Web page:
5. Callahan AM. Spirituality and Hospice Social Work. New York, NY: Columbia University Press; 2017.
6. Lipka M, Gecewicz C. More Americans now say they’re spiritual but not religious. Pew Research Center website. https://www.pewresearch.org/fact-tank/2017/09/06/more-americans-now-say-theyre-spiritual-but-not-religious/. Updated September 6, 2017.
7. Fahmy D. Among religious ‘nones,’ atheists and agnostics know the most about religion. Pew Research Center website. https://www.pewresearch.org/fact-tank/2019/08/21/among-religious-nones-atheists-and-agnostics-know-the-most-about-religion/. Updated August 21, 2019.
8. Alper BA. Why America’s ‘nones’ don’t identify with a religion. Pew Research Center website. https://www.pewresearch.org/fact-tank/2018/08/08/why-americas-nones-dont-identify-with-a-religion/. Updated August 8, 2018.
9. Keller B, Bullik R, Klein C, Swanson SB. Profiling atheist world views in different cultural contexts: developmental trajectories and accounts. Psychol Relig Spiritual. 2018;10(3):229-243.
10. Villa V. Religiously unaffiliated people face harassment in a growing number of countries. Pew Research Center website. https://www.pewresearch.org/fact-tank/2019/08/12/religiously-unaffiliated-people-face-harassment-in-a-growing-number-of-countries/. Updated August 12, 2019.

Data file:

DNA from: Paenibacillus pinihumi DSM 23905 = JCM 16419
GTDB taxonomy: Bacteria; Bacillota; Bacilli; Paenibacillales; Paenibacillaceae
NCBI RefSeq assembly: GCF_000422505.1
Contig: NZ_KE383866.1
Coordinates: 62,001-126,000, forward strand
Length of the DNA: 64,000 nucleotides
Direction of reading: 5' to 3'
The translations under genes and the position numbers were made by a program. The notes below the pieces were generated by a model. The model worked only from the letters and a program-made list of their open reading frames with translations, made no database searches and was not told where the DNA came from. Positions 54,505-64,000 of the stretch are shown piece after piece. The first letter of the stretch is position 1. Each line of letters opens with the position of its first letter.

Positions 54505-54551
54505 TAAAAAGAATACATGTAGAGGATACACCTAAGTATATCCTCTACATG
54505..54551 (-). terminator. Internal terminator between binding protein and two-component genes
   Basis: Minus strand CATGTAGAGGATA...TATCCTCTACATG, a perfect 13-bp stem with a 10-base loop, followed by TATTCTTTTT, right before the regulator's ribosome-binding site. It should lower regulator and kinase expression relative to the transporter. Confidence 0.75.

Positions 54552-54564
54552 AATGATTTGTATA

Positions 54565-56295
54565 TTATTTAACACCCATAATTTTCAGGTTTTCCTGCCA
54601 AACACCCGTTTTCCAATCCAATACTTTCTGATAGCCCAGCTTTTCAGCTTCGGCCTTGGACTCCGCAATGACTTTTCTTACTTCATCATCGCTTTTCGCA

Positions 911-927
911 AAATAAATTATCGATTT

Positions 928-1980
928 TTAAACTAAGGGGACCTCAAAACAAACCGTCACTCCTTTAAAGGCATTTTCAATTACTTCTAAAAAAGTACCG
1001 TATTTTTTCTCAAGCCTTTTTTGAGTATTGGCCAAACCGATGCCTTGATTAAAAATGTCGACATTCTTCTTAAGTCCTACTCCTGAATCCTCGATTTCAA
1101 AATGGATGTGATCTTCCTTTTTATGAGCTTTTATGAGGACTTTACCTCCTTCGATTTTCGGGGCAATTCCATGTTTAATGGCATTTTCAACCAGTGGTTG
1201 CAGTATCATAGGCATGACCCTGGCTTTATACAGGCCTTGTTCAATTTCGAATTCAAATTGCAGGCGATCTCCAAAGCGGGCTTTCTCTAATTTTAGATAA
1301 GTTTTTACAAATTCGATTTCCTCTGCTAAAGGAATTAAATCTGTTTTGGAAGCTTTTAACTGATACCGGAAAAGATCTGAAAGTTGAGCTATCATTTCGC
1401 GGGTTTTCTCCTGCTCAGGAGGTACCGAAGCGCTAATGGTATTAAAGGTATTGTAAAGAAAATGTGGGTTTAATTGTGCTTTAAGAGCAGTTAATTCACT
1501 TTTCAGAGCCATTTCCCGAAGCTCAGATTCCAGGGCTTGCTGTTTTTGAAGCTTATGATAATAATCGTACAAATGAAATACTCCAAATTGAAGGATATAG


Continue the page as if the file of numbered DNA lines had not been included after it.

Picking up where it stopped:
11. Taves A, Asprem E, Ihm E. Psychology, meaning making, and the study of worldviews: beyond religion and non-religion. Psychol Relig Spiritual. 2018;10(3):207-217.
12. Kristeller JL, Sheets V, Johnson T, Frank B. Understanding religious and spiritual influences on adjustment to cancer: individual patterns and differences. J Behav Med. 2011;34(6):550-561.
13. Sedlar AE, Stauner N, Pargament KI, Exline JJ, Grubbs JB, Bradley DF. Spiritual struggles among atheists: links to psychological distress and well-being. Religions. 2018;9(8):242.
14. Speed D. Unbelievable?! Theistic/epistemological viewpoint affects religion-health relationship. J Relig Health. 2017;56(1):238-257.
15. Pedersen HF, Birkeland MH, Jensen JS, et al. What brings meaning to life in a highly secular society? A study on sources of meaning among Danes. Scand J Psychol. 2018;59(6):678-690.
16. Brennan M. Christopher Hitchens’ public dying: toward a secular-humanist ars moriendi? Omega. 2018;77(2):99-132.
17. Ben Natan M, Garfinkel D, Shachar I. End-of-life needs as perceived by terminally ill older adult patients, family and staff. Eur J Oncol Nurs. 2010;14(4):299-303.
19. Norcross JC, ed. Evidence-Based Therapy Relationships. http://citeseerx.ist.psu.edu/viewdoc/download?doi=10.1.1.463.7645&rep=rep1&type=pdf. Updated 2012.
20. 2017 hate crime statistics: victims. Federal Bureau of Investigation website. https://ucr.fbi.gov/hate-crime/2017/topic-pages/victims